There is a balance, as we extend DOF to improve the rendering of certain spots we also stop the aperture, adding diffraction. Really, it's not that easy (or possible) to make an optimal shot if not knowing the print size,

Of course it's quite important to know what's the critical CoC depending on negative size vs print size. The enlargement factor tells how the "in negative CoC" also will be enlarged, so we only need to say what CoC we want on the print and dividing by the enlargement factor to have our CoC on film.

A problem is that often we don't know how large we'll print.

Then next step would be understanding how, for a very big print, we damage IQ in the focus plane as we extend DOF by stopping, in that case we should consider our lens performance.

And, of course, we have the Scheimpflug, which adds additional complexity to any calcualtion.

IMHO this is a very interesting matter, LF has insane IQ, but managing to have an optimal shot it's not that easy, anyway we may have an IQ overkill.

8. ## Re: Choice for the Circle of Confusion?

“Yes, but GG cannot display by far (because grain) all Image Quality that can be recorded on film, so we won't be able to judge the finest effects.”

What finest detail would bother you? By definition DOF is the “apparently” sharp area in front and behind the subject. That’s all it is.

9. ## Re: Choice for the Circle of Confusion?

Originally Posted by Bob Salomon
“Yes, but GG cannot display by far (because grain) all Image Quality that can be recorded on film, so we won't be able to judge the finest effects.”

What finest detail would bother you? By definition DOF is the “apparently” sharp area in front and behind the subject. That’s all it is.

Bob, the problem if that we won't see in what extent we damage ultimate IQ in the focus plane when stopping for DOF. Say we stop f/32, diffraction limit is 50cycles/mm but it also damages contrast at 25 cycles/mm. We won't see this in the GG, because GG graininess won't allow it.

Also if we have to inspect the GG at f/32 then we have a very dim image.

Also we may not be able to judge how sharp is the “apparently” sharp area, also because film records more than the GG allows to see.

A way to learn it without wasting film is attaching a DSLR (without lens) in the camera back, (I did it by fixing a macro extension ring in a Sinar lens board, and placing the resulting Nikon F mount in the Norma back.) A DX consumer DSLR sports 250 pix/mm which is good to explore DOF vs focus plane IQ.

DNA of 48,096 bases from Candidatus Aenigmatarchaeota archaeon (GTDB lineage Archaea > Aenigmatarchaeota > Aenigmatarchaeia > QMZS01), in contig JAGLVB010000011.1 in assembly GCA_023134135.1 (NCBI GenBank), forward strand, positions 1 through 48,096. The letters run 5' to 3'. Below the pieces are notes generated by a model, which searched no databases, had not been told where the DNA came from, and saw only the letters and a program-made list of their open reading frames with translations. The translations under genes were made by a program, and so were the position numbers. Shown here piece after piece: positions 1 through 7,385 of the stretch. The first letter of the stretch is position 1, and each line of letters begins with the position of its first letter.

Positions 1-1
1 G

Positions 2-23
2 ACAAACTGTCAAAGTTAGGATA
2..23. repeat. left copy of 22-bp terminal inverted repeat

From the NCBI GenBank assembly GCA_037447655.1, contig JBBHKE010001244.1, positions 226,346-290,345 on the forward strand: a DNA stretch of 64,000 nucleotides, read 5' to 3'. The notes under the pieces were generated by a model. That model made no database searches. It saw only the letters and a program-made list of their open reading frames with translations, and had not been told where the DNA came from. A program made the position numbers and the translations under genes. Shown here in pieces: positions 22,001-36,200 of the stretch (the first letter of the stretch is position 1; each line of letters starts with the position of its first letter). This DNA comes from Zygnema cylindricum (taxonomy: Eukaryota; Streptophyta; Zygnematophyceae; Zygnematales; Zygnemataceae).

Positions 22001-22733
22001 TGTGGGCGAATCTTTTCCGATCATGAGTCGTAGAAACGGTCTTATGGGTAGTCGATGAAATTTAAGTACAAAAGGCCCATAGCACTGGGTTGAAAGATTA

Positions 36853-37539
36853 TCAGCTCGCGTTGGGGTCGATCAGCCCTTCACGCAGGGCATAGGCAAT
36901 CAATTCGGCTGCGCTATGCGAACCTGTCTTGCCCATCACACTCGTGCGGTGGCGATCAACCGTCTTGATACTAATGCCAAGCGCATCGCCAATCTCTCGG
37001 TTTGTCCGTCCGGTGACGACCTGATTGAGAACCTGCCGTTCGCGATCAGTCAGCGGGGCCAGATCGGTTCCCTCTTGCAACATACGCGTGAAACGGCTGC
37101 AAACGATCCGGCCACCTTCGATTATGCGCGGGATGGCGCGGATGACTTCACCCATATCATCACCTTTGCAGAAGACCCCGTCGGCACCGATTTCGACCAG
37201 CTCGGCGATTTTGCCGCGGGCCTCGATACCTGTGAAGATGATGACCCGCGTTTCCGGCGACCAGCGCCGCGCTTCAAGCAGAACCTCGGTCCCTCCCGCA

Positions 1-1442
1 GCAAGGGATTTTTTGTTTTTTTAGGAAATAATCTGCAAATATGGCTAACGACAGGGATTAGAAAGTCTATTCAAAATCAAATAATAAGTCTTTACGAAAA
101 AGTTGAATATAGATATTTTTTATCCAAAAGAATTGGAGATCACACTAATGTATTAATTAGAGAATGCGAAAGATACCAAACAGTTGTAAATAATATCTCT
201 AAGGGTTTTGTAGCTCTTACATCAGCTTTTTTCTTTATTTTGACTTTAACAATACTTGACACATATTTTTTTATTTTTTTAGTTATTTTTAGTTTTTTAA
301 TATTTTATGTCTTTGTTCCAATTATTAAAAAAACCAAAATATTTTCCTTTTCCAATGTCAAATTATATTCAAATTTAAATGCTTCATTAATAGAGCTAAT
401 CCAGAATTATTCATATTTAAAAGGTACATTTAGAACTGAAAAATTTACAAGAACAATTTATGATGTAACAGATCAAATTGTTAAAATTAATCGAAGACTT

That way does not substitute tables, apps and calcultions, but's a first hand direct view of the real effects.

10. ## Re: Choice for the Circle of Confusion?

Originally Posted by Pere Casals
Bob, the problem if that we won't see in what extent we damage ultimate IQ in the focus plane when stopping for DOF. Say we stop f/32, diffraction limit is 50cycles/mm but it also damages contrast at 25 cycles/mm. We won't see this in the GG, because GG graininess won't allow it.

Also if we have to inspect the GG at f/32 then we have a very dim image.

Also we may not be able to judge how sharp is the “apparently” sharp area, also because film records more than the GG allows to see.

A way to learn it without wasting film is attaching a DSLR (without lens) in the camera back, (I did it by fixing a macro extension ring in a Sinar lens board, and placing the resulting Nikon F mount in the Norma back.) A DX consumer DSLR sports 250 pix/mm which is good to explore DOF vs focus plane IQ.

That way does not substitute tables, apps and calcultions, but's a first hand direct view of the real effects.
Why do you keep reinventing the wheel? Photographers controlled DOF accurately and easily well before digital came about.
Their are numerous manual DOF devices for calculating and controlling DOF like the Rodenstock pocket calculator, DOF control rings on Sinar and Linhof cameras and the Rodenstock pocket one also computes Scheimpflug.

More importantly these systems calculate the proper position for the rear standard to focus on the correct point for maximum DOF. Eliminating the beginner mistake of focusing on the subject and losing most of the possible DOF and then stopping down too far to regain the lost area but ending in diffraction!

Get your self the pocket Rodenstock and do it easily, no batteries, no electronics, no rulers needed!